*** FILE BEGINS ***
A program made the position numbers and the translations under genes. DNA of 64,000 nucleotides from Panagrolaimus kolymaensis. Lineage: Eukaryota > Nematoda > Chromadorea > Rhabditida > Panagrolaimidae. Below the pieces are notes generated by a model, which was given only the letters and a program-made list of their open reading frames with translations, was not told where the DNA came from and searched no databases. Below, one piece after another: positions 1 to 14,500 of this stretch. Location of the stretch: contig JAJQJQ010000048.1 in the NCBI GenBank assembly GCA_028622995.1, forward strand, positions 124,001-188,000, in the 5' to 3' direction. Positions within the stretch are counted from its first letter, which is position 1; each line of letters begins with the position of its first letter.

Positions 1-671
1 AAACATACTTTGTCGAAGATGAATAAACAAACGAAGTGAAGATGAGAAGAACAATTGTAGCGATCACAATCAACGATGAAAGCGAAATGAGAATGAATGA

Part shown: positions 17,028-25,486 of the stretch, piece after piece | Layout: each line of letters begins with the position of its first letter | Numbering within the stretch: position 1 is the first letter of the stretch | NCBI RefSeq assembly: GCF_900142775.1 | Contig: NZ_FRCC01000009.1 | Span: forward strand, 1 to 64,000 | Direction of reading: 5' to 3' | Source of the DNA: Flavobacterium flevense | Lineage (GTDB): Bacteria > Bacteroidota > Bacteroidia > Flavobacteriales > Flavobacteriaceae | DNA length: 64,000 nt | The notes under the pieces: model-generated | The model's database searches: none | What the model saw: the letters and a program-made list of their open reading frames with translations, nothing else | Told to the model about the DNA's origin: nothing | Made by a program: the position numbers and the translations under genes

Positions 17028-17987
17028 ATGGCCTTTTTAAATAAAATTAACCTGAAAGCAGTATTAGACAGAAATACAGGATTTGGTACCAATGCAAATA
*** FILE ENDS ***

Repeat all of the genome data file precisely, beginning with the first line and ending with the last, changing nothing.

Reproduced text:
A program made the position numbers and the translations under genes. DNA of 64,000 nucleotides from Panagrolaimus kolymaensis. Lineage: Eukaryota > Nematoda > Chromadorea > Rhabditida > Panagrolaimidae. Below the pieces are notes generated by a model, which was given only the letters and a program-made list of their open reading frames with translations, was not told where the DNA came from and searched no databases. Below, one piece after another: positions 1 to 14,500 of this stretch. Location of the stretch: contig JAJQJQ010000048.1 in the NCBI GenBank assembly GCA_028622995.1, forward strand, positions 124,001-188,000, in the 5' to 3' direction. Positions within the stretch are counted from its first letter, which is position 1; each line of letters begins with the position of its first letter.

Positions 1-671
1 AAACATACTTTGTCGAAGATGAATAAACAAACGAAGTGAAGATGAGAAGAACAATTGTAGCGATCACAATCAACGATGAAAGCGAAATGAGAATGAATGA

Part shown: positions 17,028-25,486 of the stretch, piece after piece | Layout: each line of letters begins with the position of its first letter | Numbering within the stretch: position 1 is the first letter of the stretch | NCBI RefSeq assembly: GCF_900142775.1 | Contig: NZ_FRCC01000009.1 | Span: forward strand, 1 to 64,000 | Direction of reading: 5' to 3' | Source of the DNA: Flavobacterium flevense | Lineage (GTDB): Bacteria > Bacteroidota > Bacteroidia > Flavobacteriales > Flavobacteriaceae | DNA length: 64,000 nt | The notes under the pieces: model-generated | The model's database searches: none | What the model saw: the letters and a program-made list of their open reading frames with translations, nothing else | Told to the model about the DNA's origin: nothing | Made by a program: the position numbers and the translations under genes

Positions 17028-17987
17028 ATGGCCTTTTTAAATAAAATTAACCTGAAAGCAGTATTAGACAGAAATACAGGATTTGGTACCAATGCAAATA